Did you still achieve successes attracting FDI during the past two months?
Given the severity of the economic downturn across the world, the region encouragingly has maintained a healthy investment pipeline over recent months. In keeping with UK-wide trends, new enquiries have reduced by around 30% and a number of active enquiries have been put on hold with investment decisions deferred as businesses look to focus on safeguarding existing employees and basic cash flow. Despite this, and encouragingly, we are still seeing new investment enquiries coming through and we have a good, diverse base from which to secure new investments and jobs for the region in the coming years.
Looking at what will come after the crisis: Where do you see the most important post-crisis challenges for economic development in your region?
Managing supply chain disruption and risk will be the most important challenge for the region post-crisis, which has a strong manufacturing base. The interlinked, global nature of supply chains makes them increasingly vulnerable to global shocks as the pandemic has revealed. This will mean a focus on investment strategies to support future resilience as part of the recovery process.
Reassuringly, the outbreak has equally highlighted the sheer ingenuity of West Midlands businesses – with so many companies responding to the pandemic and the nation’s need for personal protective equipment (PPE) and ventilators with agility and innovation. The calibre of the region’s businesses means it is well placed to take a leading role in supply chain risk management and wider economic recovery initiatives.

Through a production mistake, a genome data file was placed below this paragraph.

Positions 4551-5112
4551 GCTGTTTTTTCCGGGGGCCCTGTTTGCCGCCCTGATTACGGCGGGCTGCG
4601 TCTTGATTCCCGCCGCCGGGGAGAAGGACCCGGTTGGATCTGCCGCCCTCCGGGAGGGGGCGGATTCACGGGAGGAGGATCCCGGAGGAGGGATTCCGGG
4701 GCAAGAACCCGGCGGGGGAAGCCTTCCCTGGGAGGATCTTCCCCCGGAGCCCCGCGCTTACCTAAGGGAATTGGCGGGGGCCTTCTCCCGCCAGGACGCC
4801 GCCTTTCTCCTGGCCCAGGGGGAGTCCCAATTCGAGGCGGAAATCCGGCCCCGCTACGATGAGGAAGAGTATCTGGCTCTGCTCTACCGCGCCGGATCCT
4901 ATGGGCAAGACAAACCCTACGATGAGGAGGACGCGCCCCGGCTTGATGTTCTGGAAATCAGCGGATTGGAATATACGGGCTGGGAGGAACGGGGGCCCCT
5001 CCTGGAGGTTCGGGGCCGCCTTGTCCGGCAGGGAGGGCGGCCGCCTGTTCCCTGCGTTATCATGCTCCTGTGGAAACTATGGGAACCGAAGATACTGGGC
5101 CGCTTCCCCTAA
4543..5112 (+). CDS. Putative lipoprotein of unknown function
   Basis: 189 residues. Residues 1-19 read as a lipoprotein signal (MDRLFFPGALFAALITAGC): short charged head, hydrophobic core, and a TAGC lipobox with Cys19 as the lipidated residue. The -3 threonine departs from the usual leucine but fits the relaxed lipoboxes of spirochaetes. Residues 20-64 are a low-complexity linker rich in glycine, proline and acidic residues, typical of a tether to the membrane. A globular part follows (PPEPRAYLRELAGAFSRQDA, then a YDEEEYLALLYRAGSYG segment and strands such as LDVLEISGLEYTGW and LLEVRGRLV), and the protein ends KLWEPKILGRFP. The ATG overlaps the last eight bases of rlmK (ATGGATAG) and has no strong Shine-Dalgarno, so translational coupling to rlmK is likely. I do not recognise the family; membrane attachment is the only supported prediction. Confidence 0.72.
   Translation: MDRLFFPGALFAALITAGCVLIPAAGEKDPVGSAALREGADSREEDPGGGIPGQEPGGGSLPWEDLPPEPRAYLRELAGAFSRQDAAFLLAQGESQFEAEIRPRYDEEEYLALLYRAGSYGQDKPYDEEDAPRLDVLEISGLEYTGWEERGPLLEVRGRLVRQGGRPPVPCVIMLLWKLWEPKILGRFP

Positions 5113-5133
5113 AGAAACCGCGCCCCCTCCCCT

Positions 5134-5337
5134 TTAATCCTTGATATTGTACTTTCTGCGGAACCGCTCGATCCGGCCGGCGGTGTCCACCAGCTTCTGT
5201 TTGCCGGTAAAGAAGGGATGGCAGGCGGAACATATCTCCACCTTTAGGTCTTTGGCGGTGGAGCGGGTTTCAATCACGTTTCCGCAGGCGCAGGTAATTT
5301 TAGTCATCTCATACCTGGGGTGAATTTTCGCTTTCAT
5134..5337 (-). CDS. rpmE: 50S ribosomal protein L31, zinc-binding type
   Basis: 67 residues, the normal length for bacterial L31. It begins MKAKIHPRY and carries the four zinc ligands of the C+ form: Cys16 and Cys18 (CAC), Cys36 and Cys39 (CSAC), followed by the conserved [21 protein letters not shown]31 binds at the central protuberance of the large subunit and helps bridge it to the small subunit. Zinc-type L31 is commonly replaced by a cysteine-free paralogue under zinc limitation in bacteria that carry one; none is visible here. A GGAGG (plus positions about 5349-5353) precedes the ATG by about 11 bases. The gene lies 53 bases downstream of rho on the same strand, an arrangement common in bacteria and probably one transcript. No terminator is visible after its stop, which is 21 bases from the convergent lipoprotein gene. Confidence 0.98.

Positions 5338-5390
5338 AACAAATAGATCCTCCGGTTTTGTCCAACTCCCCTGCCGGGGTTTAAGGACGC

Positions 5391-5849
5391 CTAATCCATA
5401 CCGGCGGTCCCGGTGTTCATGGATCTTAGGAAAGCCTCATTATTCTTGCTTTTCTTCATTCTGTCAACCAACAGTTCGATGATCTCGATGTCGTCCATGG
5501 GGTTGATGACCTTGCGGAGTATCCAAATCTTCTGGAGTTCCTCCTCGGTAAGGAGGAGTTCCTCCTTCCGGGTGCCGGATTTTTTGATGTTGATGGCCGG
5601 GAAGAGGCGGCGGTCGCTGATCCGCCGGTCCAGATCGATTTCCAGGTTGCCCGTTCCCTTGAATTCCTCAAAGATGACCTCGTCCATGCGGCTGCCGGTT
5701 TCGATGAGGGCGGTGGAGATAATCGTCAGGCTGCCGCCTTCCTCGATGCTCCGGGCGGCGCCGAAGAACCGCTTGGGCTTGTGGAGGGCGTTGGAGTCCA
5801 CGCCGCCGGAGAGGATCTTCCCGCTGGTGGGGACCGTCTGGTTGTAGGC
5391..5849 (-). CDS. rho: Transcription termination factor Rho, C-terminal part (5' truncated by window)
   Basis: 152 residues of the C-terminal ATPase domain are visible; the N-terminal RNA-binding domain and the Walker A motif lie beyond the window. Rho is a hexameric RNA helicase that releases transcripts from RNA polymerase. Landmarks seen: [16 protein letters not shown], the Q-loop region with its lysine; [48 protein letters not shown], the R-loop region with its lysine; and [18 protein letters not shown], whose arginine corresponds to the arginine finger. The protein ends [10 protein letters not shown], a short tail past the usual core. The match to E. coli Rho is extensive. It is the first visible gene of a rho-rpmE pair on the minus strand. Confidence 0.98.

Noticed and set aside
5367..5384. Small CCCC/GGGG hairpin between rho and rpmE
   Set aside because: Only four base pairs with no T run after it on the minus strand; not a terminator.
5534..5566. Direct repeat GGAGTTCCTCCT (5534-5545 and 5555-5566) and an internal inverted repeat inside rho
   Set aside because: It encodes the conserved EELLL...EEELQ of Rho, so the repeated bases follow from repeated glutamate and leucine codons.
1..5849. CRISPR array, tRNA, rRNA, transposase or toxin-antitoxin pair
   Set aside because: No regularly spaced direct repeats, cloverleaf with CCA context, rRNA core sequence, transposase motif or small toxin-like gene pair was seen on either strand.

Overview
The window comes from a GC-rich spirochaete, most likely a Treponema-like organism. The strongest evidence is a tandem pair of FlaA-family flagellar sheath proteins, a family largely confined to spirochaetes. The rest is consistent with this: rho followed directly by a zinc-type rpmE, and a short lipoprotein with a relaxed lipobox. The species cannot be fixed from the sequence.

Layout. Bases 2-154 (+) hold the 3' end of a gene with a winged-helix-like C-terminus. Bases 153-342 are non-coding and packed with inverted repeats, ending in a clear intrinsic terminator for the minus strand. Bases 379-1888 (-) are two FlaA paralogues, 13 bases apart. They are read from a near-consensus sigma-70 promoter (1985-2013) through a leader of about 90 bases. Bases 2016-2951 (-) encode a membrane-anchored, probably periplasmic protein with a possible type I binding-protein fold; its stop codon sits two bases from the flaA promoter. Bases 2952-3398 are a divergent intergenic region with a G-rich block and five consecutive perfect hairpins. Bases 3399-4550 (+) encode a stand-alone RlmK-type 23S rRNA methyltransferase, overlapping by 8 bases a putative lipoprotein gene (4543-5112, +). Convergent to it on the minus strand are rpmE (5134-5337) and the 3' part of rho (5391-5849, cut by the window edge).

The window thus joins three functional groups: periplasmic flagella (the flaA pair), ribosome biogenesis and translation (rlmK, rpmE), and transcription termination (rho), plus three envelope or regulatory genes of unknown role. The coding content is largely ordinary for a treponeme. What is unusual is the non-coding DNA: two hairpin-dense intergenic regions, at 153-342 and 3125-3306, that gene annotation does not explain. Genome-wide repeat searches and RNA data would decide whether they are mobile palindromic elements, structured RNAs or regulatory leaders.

Also, do you think the way you conduct business internally will change after the pandemic?
I think the way we conduct business will change. This period will serve as a reckoning for remote working in general, and will help to spur on the digital transformation that was already underway. The pandemic has highlighted to us the importance of adopting a healthy and effective remote working strategy and the critical role of communications as a function.
Do you think it will be necessary to rethink your target group strategy, given the impact of the Corona crisis?
For certain firms, the pandemic has highlighted the strategic advantage to re-shoring/ localisation as a means to mitigate supply chain risk. We’re keen to reinforce the West Midlands as a cost-effective but high value location for UK investment in light of this.
From an industry perspective, we’re focusing on our digital competitiveness and the acceleration of trialling new 5G applications and services at scale. The role of digital innovation in automation technologies as well as low carbon, sustainable transport solutions is central to the West Midlands Economic Recovery Plan underway. Generally speaking, the region has a strong foundation to build on and enable recovery, with HS2 (high speed rail) and the Commonwealth Games 2022 on the horizon.
Thank you, David.